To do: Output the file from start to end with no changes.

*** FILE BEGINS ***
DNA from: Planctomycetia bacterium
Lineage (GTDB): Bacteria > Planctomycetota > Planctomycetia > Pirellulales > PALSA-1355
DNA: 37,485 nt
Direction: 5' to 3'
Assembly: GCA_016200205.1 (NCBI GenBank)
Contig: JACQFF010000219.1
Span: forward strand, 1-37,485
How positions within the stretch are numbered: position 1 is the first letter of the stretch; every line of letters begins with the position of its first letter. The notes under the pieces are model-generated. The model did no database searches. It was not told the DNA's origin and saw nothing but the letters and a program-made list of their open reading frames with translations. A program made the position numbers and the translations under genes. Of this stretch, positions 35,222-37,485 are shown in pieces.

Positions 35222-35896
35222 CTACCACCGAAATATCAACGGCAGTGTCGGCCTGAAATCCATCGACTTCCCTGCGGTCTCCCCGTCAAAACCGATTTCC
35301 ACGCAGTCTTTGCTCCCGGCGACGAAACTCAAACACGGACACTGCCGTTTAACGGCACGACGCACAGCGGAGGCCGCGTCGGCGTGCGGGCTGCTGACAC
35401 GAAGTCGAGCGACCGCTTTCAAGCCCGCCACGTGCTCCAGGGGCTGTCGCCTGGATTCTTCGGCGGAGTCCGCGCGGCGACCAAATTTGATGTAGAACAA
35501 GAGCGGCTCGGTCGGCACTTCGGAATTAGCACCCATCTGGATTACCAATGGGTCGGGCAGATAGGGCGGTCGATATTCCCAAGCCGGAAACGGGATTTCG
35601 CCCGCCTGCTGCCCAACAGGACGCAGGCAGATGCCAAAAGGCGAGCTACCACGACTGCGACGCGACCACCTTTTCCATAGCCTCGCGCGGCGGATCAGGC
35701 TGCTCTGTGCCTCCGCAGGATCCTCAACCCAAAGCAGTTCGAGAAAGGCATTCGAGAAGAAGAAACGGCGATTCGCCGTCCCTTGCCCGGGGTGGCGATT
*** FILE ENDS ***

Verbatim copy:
DNA from: Planctomycetia bacterium
Lineage (GTDB): Bacteria > Planctomycetota > Planctomycetia > Pirellulales > PALSA-1355
DNA: 37,485 nt
Direction: 5' to 3'
Assembly: GCA_016200205.1 (NCBI GenBank)
Contig: JACQFF010000219.1
Span: forward strand, 1-37,485
How positions within the stretch are numbered: position 1 is the first letter of the stretch; every line of letters begins with the position of its first letter. The notes under the pieces are model-generated. The model did no database searches. It was not told the DNA's origin and saw nothing but the letters and a program-made list of their open reading frames with translations. A program made the position numbers and the translations under genes. Of this stretch, positions 35,222-37,485 are shown in pieces.

Positions 35222-35896
35222 CTACCACCGAAATATCAACGGCAGTGTCGGCCTGAAATCCATCGACTTCCCTGCGGTCTCCCCGTCAAAACCGATTTCC
35301 ACGCAGTCTTTGCTCCCGGCGACGAAACTCAAACACGGACACTGCCGTTTAACGGCACGACGCACAGCGGAGGCCGCGTCGGCGTGCGGGCTGCTGACAC
35401 GAAGTCGAGCGACCGCTTTCAAGCCCGCCACGTGCTCCAGGGGCTGTCGCCTGGATTCTTCGGCGGAGTCCGCGCGGCGACCAAATTTGATGTAGAACAA
35501 GAGCGGCTCGGTCGGCACTTCGGAATTAGCACCCATCTGGATTACCAATGGGTCGGGCAGATAGGGCGGTCGATATTCCCAAGCCGGAAACGGGATTTCG
35601 CCCGCCTGCTGCCCAACAGGACGCAGGCAGATGCCAAAAGGCGAGCTACCACGACTGCGACGCGACCACCTTTTCCATAGCCTCGCGCGGCGGATCAGGC
35701 TGCTCTGTGCCTCCGCAGGATCCTCAACCCAAAGCAGTTCGAGAAAGGCATTCGAGAAGAAGAAACGGCGATTCGCCGTCCCTTGCCCGGGGTGGCGATT